The Price to Book Ratio (alternately Price to Book, Price to Book Value, Price/Book, P/B, or P to B) is a financial metric used to compare a company's book value to the share price at which it is currently trading. It is generally calculated by dividing the share price by the book value per share, though it can also be calculated by dividing the company's market capitalization by the total book value listed on the balance sheet.
The Price to Book Ratio varies dramatically between industries. A company that requires more assets (e.g. a manufacturing company with factory space and machinery) will generally post a drastically lower price to book than a company whose earnings come from the provision of a service (e.g. a consulting firm).
Price to Book is often used to gauge a stock's relative value. A company trading at a low price to book, particularly when compared to other companies in its industry, is thought to be undervalued relative to its share price. However, a low price to book could also be an indication of negative forward looking investor confidence (e.g. poor earnings projections) or a disproportionate amount of Intangible assets on the books, depending on which version of the calculation is used (see below section on tangible vs intangible). As such, when used for security analysis, price to book is often coupled with metrics such as P/E, PEG, Return on Equity, and the Current Ratio to get a better snapshot of the company as a whole.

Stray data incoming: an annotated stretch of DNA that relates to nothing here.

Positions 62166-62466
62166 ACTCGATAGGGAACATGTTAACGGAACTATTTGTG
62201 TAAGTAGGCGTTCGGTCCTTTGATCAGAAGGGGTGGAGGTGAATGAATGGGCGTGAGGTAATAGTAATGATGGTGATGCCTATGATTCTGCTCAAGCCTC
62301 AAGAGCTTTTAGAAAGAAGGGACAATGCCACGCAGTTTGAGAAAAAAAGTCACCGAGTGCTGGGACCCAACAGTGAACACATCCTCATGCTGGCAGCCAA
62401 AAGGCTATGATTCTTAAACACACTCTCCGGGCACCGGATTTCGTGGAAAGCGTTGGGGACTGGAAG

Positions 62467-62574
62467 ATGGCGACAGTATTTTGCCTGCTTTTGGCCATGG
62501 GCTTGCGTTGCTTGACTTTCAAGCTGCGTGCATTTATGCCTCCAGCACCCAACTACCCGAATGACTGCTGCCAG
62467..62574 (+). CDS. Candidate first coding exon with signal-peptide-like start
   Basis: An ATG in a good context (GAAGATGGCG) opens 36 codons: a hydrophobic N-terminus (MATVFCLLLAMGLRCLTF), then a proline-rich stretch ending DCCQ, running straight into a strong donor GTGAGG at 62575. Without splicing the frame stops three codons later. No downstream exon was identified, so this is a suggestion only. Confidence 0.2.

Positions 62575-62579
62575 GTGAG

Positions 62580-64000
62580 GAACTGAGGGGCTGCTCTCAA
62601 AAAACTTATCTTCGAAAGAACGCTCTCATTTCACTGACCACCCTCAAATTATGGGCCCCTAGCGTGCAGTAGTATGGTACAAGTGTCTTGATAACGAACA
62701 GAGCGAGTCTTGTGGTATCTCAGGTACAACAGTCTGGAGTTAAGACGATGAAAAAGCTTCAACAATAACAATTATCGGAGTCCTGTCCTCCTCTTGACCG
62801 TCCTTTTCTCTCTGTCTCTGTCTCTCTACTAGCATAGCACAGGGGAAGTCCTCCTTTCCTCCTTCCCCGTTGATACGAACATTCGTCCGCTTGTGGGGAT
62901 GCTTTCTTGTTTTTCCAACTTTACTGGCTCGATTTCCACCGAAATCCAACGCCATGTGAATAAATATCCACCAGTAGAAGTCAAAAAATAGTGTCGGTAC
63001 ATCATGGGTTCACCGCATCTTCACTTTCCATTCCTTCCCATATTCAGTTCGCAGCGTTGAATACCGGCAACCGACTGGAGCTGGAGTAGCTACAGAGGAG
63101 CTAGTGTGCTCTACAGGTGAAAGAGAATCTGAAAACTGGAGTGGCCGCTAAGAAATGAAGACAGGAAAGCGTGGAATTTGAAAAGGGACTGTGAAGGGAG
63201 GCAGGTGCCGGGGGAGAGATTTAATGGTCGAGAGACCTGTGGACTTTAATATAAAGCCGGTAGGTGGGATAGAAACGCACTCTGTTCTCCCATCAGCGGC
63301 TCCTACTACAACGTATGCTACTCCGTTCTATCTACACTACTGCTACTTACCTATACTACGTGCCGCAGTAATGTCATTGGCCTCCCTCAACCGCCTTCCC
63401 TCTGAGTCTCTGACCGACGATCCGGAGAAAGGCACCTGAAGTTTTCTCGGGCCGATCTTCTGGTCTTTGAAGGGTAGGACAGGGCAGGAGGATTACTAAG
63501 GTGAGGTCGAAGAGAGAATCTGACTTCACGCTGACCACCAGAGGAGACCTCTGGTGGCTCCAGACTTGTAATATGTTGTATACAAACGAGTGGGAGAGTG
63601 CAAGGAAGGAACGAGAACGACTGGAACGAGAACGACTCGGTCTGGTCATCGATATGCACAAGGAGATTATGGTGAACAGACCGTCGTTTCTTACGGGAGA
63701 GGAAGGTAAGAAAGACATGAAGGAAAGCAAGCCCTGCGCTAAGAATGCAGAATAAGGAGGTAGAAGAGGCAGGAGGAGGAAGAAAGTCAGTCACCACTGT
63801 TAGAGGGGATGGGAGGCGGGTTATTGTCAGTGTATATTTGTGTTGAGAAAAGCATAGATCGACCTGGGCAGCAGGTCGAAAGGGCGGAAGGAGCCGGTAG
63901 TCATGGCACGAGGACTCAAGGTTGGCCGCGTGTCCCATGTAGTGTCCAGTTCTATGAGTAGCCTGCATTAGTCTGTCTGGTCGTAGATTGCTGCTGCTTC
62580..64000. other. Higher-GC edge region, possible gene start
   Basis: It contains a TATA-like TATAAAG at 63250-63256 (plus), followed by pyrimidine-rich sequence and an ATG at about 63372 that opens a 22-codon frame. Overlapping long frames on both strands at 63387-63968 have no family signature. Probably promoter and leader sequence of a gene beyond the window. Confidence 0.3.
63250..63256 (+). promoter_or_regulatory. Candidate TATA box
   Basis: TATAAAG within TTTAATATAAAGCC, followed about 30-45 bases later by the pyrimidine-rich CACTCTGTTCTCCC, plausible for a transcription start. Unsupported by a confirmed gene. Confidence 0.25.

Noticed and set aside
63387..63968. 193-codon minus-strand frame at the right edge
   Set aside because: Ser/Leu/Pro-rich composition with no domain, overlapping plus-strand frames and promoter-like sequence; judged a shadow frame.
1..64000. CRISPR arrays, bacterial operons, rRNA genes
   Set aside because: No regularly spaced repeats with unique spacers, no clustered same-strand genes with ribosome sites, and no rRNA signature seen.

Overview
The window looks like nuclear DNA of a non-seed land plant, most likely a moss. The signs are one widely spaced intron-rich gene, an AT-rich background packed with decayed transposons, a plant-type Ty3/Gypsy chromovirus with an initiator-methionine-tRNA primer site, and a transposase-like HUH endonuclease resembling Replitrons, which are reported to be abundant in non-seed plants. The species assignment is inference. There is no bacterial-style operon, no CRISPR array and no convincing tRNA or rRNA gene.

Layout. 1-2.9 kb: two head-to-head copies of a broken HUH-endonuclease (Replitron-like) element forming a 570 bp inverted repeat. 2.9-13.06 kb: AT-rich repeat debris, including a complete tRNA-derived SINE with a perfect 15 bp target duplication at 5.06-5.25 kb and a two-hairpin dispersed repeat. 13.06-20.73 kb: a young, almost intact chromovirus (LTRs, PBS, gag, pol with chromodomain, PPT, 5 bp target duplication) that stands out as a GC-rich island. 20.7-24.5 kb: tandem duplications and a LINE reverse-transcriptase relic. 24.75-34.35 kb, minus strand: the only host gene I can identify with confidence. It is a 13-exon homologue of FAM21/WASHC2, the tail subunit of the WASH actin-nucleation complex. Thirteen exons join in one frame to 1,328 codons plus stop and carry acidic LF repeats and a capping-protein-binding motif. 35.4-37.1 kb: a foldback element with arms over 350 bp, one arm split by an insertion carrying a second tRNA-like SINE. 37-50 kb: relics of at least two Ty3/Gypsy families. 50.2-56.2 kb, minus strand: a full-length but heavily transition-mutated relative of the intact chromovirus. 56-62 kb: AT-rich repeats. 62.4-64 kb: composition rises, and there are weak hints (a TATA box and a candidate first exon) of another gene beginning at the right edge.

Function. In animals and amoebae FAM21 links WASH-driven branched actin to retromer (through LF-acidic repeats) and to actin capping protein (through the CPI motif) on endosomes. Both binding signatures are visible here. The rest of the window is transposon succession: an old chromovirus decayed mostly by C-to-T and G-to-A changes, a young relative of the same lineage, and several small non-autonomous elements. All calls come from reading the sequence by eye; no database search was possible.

Generally speaking, P/B is a measure of the share price relative to the value of the company's total assets minus liabilities, per share. However, in some calculations intangible assets and goodwill are removed from the equation as their value is significantly more subjective and often has no resale value. In this case, the ratio may be reffered to as "Price to Tangible Book Value".